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Los Angeles
Jp1
Jon-Paul Villegas
Lizabeth Oliveria Gallery
2712 S. La Cienega Blvd., Los Angeles, CA 90034
January 19, 2008 - February 23, 2008


Sublime Slang
by Catherine Wagley


Jon-Paul Villegas’s installation at Lizabeth Oliveria Gallery is a crude habitat of carefully crafted paraphernalia. The exhibition, appropriately titled Heavy Light, combines an overload of eclectic “stuff” with an exquisitely traditional attention to aesthetic beauty. Villegas pushes the sensibility of ephemeral installation art like that of Susan Hiller or Annette Messager, presenting a slang version of the sublime. And there’s something about slang that always makes you feel like you’re having lots more fun.

The works in the exhibition are titled Heavy Light (1-10), all variations on a theme. The largest of the wall installations, Heavy Light (10), an assemblage of towels, colored glue, paint, tape, a kitschy canvas, a plastic pickle, and a framed photo, spans a map-like, horizontal space. Because of its landscape style composition, Heavy Light (10) has the feel of an improvised urban narrative. Heavy Light (6) and (8), both positioned under pithy language paintings with text pulled from a book of nude photographs, also have an improvised quality. Intimate sculptures made of colored glue, glass shards and twigs, they look as if they are the fragile embodiments of what hides behind the naked words of the language paintings.

Villegas’s installation has the quality of a smart Charles Mingus improvisation—the jazz great who could be innovative, crude, incisive and cliché all at the same time. Mingus always kept in touch with his notations. He knew the language of music and he knew what he had to work within, but he also knew when and how to take liberties. Fables of Faubus, Mingus’s stab at Arkansas Governor Orval E. Faubus in which he vacillated between verbal chants, harmonious refrains and discordant solos, comes to mind. Villegas’s fun, slang-filled variations are equally improvisational but Villegas never loses track of the underlying structure of the visual language he knows so well. The result is a carefully calculated innovation in which vernacular and sophisticated visual texts interact—billboards scraps and hand-me-downs join composed lines and painted fields.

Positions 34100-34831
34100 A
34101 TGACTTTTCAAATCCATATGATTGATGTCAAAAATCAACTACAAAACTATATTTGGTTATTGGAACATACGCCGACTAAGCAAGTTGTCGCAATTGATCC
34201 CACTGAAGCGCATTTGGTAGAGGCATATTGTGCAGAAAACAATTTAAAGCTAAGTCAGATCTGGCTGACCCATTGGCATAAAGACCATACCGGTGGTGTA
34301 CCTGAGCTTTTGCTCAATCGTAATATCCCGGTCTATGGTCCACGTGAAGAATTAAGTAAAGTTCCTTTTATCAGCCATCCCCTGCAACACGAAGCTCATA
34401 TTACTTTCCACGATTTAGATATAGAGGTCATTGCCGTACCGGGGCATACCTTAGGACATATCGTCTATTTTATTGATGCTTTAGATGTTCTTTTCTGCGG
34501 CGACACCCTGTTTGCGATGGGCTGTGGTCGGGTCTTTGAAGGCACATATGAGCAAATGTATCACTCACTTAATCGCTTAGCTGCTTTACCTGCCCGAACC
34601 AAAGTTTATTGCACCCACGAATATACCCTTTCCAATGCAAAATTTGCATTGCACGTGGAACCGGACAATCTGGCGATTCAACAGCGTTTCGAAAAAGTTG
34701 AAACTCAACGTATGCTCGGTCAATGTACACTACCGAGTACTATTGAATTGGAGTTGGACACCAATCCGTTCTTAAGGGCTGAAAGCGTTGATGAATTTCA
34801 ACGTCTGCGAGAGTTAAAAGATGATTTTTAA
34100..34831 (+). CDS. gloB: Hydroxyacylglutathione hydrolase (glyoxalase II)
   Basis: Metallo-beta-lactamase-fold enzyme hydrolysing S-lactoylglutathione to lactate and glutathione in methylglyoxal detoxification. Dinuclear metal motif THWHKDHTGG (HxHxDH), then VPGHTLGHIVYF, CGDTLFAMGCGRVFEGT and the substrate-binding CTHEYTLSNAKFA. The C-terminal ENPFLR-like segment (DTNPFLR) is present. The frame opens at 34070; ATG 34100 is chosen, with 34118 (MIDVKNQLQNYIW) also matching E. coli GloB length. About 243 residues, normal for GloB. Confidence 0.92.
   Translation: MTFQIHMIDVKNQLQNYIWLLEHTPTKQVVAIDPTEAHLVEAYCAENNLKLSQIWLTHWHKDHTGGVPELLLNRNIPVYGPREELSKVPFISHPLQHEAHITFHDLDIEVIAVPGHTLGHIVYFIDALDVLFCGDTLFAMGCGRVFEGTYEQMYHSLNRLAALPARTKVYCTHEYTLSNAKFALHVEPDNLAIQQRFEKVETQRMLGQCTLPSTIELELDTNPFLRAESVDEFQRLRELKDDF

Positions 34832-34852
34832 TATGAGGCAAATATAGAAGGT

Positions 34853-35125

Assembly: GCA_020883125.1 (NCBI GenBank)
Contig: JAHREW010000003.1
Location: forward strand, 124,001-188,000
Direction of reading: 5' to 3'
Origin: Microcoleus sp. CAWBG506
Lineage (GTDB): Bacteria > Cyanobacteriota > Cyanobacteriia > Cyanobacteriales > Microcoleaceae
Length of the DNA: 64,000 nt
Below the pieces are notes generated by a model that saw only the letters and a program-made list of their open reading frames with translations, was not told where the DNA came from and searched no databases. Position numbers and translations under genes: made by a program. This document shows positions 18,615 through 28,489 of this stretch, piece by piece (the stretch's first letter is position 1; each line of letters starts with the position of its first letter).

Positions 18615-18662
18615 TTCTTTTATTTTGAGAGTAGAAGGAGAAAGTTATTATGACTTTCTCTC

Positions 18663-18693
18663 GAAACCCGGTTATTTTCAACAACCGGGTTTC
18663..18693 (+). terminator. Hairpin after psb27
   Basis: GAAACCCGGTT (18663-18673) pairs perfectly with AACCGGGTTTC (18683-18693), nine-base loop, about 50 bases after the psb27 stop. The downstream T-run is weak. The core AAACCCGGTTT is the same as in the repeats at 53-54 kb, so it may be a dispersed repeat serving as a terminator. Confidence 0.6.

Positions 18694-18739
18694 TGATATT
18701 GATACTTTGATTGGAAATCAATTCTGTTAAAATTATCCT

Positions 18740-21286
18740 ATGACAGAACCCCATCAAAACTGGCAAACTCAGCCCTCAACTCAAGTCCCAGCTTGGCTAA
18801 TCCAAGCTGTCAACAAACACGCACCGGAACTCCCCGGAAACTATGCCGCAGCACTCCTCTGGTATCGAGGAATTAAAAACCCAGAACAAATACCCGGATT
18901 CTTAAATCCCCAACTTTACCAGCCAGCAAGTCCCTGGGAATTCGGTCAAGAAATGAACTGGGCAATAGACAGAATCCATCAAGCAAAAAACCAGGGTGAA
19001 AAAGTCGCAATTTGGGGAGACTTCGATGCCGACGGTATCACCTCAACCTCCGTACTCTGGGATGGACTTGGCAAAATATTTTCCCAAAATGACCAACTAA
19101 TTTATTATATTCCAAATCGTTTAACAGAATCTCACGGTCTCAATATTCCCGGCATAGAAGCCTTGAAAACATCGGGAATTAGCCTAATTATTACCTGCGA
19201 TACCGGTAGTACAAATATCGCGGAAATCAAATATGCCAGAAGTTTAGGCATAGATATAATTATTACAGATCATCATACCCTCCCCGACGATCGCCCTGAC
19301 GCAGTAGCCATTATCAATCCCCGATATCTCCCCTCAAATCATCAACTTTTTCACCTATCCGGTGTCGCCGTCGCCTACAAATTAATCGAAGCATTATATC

-Catherine G. Wagley


(*Images, from top to bottom:  Jon-Paul Villegas, Heavy Light, January 19 - February 23, 2008; Lizabeth Oliveria Gallery, Installation View, 2008, Courtesy of Lizabeth Oliveria Gallery, Los Angeles. 
Jon-Paul Villegas, Heavy Light, January 19 - February 23, 2008; Lizabeth Oliveria Gallery, Installation View, 2008, Courtesy of Lizabeth Oliveria Gallery, Los Angeles. Jon-Paul Villegas, Heavy Light, January 19 - February 23, 2008; Lizabeth Oliveria Gallery, Installation View, 2008, Courtesy of Lizabeth Oliveria Gallery, Los Angeles. Jon-Paul Villegas, Heavy Light, January 19 - February 23, 2008; Lizabeth Oliveria Gallery, Installation View, 2008, Courtesy of Lizabeth Oliveria Gallery, Los Angeles.)


Posted by Catherine Wagley on 2/3/08

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